Brighton researcher floating in zero gravity

Brighton research team go weightless in latest space research project

A University of Brighton team has carried out a set of experiments flying over France on parabolic flights that create weightless conditions similar to space.

The weightless effect is achieved flying a series of steep upward and downward manoeuvres which can be compared to riding a rollercoaster with a total drop of 3km (10,000 feet)! The flights from Bordeaux’s Novespace centre are carried out by a specially adapted Airbus A310 plane that climbs then plummets in a way which balances gravitational forces to provide a sequence of short periods of weightlessness lasting around 22 seconds – but experienced 31 times each flight.

Working in collaboration with researchers from the University of Liverpool, the team from University of Brighton’s world-renowned Advanced Engineering Centre saw Professor Marco Marengo – a veteran of nearly 20 ‘weightlessness flights’ – working alongside Dr Nicolas Miché (project lead) and PhD student Francois Clemens to test pulsating heat pipes under microgravity conditions, looking at shape changes and capillary action in different arrangements of bent tubes.

Pulsating heat pipes are used to move heat from one place to another without fans or pumps, and can be used to help satellites and space probes stay at the correct temperature in the challenging conditions of space. The new system being tested by the Brighton team involved an innovative flexible form of heat pipe designed to be a forerunner of future flexible electronics, deployable radiators and booms in space operations.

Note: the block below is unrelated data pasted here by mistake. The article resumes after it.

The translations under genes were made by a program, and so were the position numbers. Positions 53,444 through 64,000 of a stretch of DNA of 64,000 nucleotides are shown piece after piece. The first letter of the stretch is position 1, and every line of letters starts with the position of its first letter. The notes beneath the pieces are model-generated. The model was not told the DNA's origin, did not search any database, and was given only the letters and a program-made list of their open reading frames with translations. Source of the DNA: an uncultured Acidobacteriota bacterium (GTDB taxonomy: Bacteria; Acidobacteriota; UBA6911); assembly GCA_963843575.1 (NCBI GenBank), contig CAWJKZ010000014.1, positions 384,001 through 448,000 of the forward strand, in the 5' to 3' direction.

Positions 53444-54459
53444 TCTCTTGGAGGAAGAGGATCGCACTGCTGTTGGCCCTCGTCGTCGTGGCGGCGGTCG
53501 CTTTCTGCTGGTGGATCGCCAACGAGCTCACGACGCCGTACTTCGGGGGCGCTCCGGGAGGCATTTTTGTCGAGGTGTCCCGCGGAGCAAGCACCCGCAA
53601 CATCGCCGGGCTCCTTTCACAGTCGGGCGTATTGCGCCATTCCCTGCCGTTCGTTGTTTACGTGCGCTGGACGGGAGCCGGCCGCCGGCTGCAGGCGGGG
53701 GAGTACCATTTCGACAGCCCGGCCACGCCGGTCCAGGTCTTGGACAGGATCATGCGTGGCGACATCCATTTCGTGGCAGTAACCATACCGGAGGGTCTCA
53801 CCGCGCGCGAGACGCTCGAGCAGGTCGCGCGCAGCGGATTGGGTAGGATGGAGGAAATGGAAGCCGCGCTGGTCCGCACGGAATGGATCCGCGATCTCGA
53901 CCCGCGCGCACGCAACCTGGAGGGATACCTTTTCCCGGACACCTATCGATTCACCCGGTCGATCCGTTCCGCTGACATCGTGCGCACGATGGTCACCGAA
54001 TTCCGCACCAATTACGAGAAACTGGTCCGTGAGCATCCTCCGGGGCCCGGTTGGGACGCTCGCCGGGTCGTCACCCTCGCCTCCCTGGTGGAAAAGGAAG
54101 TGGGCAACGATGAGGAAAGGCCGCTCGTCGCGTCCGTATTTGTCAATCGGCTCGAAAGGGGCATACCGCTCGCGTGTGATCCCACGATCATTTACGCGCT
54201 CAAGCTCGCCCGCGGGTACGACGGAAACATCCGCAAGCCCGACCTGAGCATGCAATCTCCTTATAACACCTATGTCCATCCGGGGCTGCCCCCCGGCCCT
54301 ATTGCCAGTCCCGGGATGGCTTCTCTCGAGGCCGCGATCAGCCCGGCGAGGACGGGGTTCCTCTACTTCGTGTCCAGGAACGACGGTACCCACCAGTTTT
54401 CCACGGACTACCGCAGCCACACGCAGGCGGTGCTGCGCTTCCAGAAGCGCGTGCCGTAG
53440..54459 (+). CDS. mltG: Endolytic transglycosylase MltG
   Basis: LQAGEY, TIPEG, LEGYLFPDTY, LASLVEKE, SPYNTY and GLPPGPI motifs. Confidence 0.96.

Past experiments carried out by the Brighton team floating above France have looked at how heat pipes of different configurations and materials react and operate in different gravities, with implications both for safety in space as well as the effective conduct of experiments on orbital vehicles such as the International Space Station (ISS).

University of Brighton postgraduates also won the European Space Agency’s student project competition Fly Your Thesis in 2018 – after being the first UK team selected to take part in the long-running programme for 14 years.

Professor Marengo said: “What is important in this kind of flights is doing experiments directly on  set-ups under weightless conditions, which makes this program different to all the other tools for microgravity experiments, such as sounding rockets, drop towers and the ISS.

I have experienced more than 300 parabolas – over 100 minutes with absence of weight. The first time is a surprise, since you have really the impression to fly, to float in the air. It is difficult to get used to this feeling because it lasts only 22 seconds, preceded and followed by a period in hyper gravity, which can be rather heavy to cope with. In the transition between microgravity and hyper gravity, you can also feel dizzy even as frequent 0g flier.”

Novespace is part of the French Space Agency (CNES), and its Airbus A310 ZERO-G is one of the world’s largest parabolic flight aircraft. UK involvement in space has surged in recent years, with rocket bases planned for Scotland and Cornwall, and nearly 45.000 people now employed in the industry.  The UK’s latest National Space Strategy plans to invest more than £6 billion over the next 10 years to strengthen the UK as a world class space nation.  The UK Space Agency provides active support to student and research team access to microgravity platforms such as parabolic flights.